Two staples of French life: Wine and Baguettes

Two staples of French life: Wine and Baguettes

Caroline Godard's Award-Winning Essay

The Language of Looking

Voir: to look.

During the summer after my freshman year of college, I studied abroad for five weeks in Dijon, France. As the capital of Burgundy, Dijon is a small but vibrant town steeped in history. During the Middle Ages, the Duke of Burgundy was the most powerful figure in all of France, and Dijon was the economic, political, and artistic locus of Northern Europe. As the dukes gradually lost influence, the vineyards of Burgundy grew in value until the earth itself—not its inhabitants—became the center of life in Dijon. Today, everything (the colorful rooftop tiles, the cobbled streets, even the surrounding countryside) seems to belong unquestionably to the terroir, the microscopic bits of earth that determine the entire character of the region.

Although I understood French, I wasn’t fluent. Surrounded by those in Burgundy who were born and raised to love their homeland, I was always sort-of-but-not-quite a part of everything: the market on Tuesday mornings that spilled out onto the streets; the café where I drank espresso in the afternoons; even the pedestrian streets at twilight, packed with brothers and sisters and mothers and fathers who amiably, unreservedly chattered away in French. I was looking at everything—absorbing it completely—but I was also intensely aware of being looked at. Would these onlookers see past my accent, my clothes, my confusion at the ease with which they drifted through the day? Did they notice when I smiled a moment too early or laughed a second too late? And, I wondered, to what degree did I value their ability to see me completely? Was I a student from Cleveland, Ohio with a love for art and language—a love so strong and uncontrollable that it propelled me across an ocean and to another continent—or was I another faceless foreigner, one whose desire for anonymity merited her own insignificance?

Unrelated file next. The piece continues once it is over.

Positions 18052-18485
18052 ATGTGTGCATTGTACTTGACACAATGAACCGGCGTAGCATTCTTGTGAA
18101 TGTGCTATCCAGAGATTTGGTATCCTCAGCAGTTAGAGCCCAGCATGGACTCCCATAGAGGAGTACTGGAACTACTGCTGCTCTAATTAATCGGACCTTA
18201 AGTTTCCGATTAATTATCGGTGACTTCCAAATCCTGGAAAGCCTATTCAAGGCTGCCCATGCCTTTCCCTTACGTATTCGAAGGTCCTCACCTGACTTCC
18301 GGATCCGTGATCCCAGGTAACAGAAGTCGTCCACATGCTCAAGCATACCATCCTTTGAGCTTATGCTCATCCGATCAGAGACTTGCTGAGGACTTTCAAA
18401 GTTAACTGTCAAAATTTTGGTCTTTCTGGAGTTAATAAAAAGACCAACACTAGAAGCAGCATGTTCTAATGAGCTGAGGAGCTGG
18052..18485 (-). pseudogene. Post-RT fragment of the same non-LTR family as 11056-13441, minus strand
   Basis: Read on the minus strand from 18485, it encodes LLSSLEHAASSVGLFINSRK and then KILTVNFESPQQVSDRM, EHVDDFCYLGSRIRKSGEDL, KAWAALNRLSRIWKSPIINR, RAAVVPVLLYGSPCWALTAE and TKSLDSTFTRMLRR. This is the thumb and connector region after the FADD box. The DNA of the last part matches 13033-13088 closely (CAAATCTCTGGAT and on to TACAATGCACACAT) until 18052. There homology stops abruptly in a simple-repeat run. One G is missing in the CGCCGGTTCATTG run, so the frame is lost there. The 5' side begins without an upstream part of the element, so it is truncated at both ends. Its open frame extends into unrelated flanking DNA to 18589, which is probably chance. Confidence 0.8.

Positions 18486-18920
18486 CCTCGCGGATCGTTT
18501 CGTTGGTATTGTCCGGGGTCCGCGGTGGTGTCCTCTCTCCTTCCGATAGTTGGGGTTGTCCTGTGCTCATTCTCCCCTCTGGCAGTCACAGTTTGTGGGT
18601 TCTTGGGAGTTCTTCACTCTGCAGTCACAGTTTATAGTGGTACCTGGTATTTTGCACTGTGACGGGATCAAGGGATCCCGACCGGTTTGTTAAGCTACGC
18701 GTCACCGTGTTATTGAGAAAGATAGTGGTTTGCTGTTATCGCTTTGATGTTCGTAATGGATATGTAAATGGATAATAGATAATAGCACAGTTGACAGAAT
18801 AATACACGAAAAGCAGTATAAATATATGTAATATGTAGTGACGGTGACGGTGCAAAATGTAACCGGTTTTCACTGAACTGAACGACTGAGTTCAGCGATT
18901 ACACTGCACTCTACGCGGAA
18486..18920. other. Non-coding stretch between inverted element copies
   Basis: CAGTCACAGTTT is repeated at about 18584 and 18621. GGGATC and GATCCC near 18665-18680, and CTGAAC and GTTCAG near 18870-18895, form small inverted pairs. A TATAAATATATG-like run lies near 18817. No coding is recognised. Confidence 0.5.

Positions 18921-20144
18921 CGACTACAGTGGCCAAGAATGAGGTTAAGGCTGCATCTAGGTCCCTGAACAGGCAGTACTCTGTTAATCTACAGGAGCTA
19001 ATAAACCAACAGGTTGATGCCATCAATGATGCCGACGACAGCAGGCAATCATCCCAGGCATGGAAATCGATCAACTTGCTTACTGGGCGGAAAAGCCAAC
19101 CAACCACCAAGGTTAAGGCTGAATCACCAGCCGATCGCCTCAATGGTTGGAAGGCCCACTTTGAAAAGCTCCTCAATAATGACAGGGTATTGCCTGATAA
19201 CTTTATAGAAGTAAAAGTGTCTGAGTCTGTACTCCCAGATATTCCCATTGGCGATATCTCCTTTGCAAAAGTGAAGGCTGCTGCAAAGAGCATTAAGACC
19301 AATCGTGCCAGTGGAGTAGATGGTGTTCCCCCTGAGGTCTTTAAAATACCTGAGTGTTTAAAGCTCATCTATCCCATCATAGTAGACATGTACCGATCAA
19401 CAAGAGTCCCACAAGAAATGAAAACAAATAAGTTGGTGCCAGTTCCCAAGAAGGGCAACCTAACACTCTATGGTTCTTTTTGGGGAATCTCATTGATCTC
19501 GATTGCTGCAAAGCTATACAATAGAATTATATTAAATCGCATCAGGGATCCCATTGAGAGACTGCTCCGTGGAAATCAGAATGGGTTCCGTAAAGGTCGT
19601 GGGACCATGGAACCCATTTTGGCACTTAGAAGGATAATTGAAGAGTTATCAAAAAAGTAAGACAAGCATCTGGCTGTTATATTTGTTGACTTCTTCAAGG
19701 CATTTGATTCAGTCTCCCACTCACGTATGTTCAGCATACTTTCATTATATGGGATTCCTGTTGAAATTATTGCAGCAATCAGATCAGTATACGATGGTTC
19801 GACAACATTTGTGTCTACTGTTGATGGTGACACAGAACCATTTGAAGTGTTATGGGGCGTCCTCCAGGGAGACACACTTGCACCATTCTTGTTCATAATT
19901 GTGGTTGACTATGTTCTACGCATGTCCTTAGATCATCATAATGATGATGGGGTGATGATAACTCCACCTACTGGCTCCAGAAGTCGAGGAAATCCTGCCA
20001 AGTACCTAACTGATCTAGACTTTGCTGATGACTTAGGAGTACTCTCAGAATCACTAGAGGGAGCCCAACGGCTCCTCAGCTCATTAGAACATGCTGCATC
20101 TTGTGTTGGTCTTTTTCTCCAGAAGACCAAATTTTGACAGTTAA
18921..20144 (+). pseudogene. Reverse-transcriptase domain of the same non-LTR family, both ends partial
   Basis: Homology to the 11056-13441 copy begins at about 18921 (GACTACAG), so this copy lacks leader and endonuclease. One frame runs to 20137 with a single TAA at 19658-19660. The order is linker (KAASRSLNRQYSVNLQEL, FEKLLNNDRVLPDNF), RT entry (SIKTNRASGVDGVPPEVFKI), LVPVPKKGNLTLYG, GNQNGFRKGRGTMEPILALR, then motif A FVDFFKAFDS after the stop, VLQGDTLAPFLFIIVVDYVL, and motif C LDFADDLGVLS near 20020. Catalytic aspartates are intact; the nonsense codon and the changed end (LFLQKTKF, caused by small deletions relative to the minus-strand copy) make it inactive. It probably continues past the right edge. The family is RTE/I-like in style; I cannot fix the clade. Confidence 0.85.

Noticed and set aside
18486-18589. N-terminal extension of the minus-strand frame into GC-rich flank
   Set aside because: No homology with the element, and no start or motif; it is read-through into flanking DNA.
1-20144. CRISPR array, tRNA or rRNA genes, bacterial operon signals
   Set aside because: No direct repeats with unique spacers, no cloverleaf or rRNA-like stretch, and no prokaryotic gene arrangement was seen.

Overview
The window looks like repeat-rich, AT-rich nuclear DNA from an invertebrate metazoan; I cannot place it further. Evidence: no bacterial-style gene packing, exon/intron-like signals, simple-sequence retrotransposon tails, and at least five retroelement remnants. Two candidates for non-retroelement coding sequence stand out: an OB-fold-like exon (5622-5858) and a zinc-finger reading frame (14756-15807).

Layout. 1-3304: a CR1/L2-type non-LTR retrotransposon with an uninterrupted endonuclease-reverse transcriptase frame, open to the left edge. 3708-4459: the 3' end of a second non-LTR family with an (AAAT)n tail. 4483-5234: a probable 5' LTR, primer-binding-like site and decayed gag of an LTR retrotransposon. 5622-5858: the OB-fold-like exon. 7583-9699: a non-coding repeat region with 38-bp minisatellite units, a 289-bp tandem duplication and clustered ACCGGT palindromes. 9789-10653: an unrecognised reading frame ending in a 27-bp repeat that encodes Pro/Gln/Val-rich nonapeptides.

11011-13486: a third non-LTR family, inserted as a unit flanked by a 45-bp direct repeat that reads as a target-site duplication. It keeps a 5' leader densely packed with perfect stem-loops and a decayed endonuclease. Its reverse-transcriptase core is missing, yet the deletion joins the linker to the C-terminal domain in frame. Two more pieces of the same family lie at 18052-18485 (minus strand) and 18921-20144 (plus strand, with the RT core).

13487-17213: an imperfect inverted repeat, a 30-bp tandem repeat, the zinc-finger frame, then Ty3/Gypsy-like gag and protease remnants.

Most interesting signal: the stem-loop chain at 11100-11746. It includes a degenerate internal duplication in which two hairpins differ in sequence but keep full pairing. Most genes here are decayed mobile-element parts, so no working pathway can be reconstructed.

Voir: to look.

One of my French courses focused on the art and architecture of France, so my class spent every Monday and Wednesday afternoon ensconced in Dijon’s Musée des Beaux-Arts—the art museum—which was formerly the palace of the Dukes of Burgundy. I loved the familiarity of this museum in Dijon because the most mundane details (the coat check, the gift shop, even the overpriced café) reminded me of the Cleveland Museum of Art back home in Ohio.

When I first walked into la salle des tombeaux—the room of the tombs—in the Musée des Beaux-Arts, I remember how silently I looked around the room, unable to find words in French or English to describe my awe.

On the wall furthest from me a massive decorated fireplace stretched upward into the ceiling, which was so tall that it seemed to continue into eternity. Repeating vaulted arches were carved into the stone edifice, causing the fireplace to seem even grander. The dim, murky light contrasted the bright sunlight streaming through the three windows on the crimson red wall to my right. The grandeur of the architecture was countered by two huge, ornate tombs that grounded the space in the center of the room; everything seemed grander, bigger than I could have ever imagined. Other observers glided around the tombs so I began to as well, stepping onto the stone tiles that formed a gold and black checkered pattern on the floor.